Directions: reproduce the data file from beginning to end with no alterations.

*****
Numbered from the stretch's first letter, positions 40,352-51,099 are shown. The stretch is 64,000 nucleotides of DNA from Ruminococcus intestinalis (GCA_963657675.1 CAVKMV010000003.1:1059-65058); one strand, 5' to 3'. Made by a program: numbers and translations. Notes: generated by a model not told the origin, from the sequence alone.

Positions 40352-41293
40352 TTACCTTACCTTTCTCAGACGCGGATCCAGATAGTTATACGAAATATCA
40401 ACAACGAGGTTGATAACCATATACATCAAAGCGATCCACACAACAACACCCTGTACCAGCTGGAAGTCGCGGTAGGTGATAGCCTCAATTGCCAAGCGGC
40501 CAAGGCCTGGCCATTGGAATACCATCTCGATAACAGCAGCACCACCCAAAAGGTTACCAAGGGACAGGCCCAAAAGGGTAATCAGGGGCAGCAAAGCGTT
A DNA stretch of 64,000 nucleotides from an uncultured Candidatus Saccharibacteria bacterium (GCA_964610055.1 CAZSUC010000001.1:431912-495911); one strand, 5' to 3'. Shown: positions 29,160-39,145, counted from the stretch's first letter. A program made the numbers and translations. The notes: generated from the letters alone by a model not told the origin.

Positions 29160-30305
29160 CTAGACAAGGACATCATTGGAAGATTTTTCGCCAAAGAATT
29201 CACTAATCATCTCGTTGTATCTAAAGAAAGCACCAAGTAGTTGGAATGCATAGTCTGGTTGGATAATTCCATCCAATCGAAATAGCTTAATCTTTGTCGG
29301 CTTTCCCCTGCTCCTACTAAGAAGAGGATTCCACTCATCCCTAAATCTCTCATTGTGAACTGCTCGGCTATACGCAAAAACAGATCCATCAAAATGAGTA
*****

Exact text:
Numbered from the stretch's first letter, positions 40,352-51,099 are shown. The stretch is 64,000 nucleotides of DNA from Ruminococcus intestinalis (GCA_963657675.1 CAVKMV010000003.1:1059-65058); one strand, 5' to 3'. Made by a program: numbers and translations. Notes: generated by a model not told the origin, from the sequence alone.

Positions 40352-41293
40352 TTACCTTACCTTTCTCAGACGCGGATCCAGATAGTTATACGAAATATCA
40401 ACAACGAGGTTGATAACCATATACATCAAAGCGATCCACACAACAACACCCTGTACCAGCTGGAAGTCGCGGTAGGTGATAGCCTCAATTGCCAAGCGGC
40501 CAAGGCCTGGCCATTGGAATACCATCTCGATAACAGCAGCACCACCCAAAAGGTTACCAAGGGACAGGCCCAAAAGGGTAATCAGGGGCAGCAAAGCGTT
A DNA stretch of 64,000 nucleotides from an uncultured Candidatus Saccharibacteria bacterium (GCA_964610055.1 CAZSUC010000001.1:431912-495911); one strand, 5' to 3'. Shown: positions 29,160-39,145, counted from the stretch's first letter. A program made the numbers and translations. The notes: generated from the letters alone by a model not told the origin.

Positions 29160-30305
29160 CTAGACAAGGACATCATTGGAAGATTTTTCGCCAAAGAATT
29201 CACTAATCATCTCGTTGTATCTAAAGAAAGCACCAAGTAGTTGGAATGCATAGTCTGGTTGGATAATTCCATCCAATCGAAATAGCTTAATCTTTGTCGG
29301 CTTTCCCCTGCTCCTACTAAGAAGAGGATTCCACTCATCCCTAAATCTCTCATTGTGAACTGCTCGGCTATACGCAAAAACAGATCCATCAAAATGAGTA